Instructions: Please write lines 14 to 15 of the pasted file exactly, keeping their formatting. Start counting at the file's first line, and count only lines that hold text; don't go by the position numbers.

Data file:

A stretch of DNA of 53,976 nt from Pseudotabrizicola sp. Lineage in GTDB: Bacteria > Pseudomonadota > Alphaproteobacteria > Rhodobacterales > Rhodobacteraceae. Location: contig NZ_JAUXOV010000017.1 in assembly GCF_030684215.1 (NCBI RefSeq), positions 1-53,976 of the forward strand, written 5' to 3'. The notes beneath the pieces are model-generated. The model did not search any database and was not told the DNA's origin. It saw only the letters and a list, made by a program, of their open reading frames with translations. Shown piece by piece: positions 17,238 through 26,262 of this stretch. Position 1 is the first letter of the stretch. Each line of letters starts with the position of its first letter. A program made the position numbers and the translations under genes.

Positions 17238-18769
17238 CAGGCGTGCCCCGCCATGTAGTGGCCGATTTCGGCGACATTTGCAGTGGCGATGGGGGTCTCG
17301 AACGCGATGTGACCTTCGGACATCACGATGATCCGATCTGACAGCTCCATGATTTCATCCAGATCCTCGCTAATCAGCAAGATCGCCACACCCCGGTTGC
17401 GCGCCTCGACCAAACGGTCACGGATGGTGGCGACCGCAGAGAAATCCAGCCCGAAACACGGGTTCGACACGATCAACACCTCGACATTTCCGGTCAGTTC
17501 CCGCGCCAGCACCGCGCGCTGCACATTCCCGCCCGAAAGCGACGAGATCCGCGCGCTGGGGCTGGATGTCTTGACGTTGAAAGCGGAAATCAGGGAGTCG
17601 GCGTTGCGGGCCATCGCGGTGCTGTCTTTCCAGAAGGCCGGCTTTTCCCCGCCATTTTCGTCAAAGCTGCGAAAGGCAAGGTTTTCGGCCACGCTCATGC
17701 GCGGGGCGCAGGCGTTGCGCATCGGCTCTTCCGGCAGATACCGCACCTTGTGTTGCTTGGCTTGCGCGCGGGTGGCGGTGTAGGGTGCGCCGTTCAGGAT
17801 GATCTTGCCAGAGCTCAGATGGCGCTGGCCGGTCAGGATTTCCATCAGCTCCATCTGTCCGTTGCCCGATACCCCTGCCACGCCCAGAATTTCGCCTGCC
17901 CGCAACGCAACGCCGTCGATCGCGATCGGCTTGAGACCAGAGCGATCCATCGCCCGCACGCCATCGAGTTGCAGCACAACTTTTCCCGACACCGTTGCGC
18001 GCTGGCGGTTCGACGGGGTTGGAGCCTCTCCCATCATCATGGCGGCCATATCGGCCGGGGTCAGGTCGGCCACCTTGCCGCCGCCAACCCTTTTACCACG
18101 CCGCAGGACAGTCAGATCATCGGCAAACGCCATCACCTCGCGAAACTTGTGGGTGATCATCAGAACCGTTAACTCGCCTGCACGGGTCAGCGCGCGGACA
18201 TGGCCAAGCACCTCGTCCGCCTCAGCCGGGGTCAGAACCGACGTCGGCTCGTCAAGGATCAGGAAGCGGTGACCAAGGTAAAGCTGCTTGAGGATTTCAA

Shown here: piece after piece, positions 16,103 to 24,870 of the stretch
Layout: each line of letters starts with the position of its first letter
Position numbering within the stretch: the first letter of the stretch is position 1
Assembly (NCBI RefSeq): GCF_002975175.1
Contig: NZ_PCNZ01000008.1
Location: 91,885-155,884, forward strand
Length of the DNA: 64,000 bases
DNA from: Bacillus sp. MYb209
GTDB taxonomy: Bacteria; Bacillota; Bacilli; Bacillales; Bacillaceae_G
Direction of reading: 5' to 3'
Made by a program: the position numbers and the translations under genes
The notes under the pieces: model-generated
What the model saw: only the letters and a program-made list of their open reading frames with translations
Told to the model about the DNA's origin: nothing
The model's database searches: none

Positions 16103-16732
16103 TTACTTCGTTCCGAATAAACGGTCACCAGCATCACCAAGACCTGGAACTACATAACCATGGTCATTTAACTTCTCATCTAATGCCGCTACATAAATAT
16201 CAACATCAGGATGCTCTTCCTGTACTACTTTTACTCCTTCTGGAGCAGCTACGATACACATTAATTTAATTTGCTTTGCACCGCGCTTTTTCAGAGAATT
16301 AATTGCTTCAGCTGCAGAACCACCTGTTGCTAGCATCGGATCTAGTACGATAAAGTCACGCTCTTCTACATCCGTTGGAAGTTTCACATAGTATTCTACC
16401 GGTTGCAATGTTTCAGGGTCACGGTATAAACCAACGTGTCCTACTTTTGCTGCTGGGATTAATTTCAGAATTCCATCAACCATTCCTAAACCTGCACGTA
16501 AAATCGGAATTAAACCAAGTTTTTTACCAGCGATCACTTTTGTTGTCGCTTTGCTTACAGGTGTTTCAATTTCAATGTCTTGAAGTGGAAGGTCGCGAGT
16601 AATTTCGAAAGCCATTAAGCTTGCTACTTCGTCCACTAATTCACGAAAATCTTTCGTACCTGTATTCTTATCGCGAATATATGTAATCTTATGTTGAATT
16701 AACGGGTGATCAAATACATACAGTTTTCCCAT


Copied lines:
Shown here: piece after piece, positions 16,103 to 24,870 of the stretch
Layout: each line of letters starts with the position of its first letter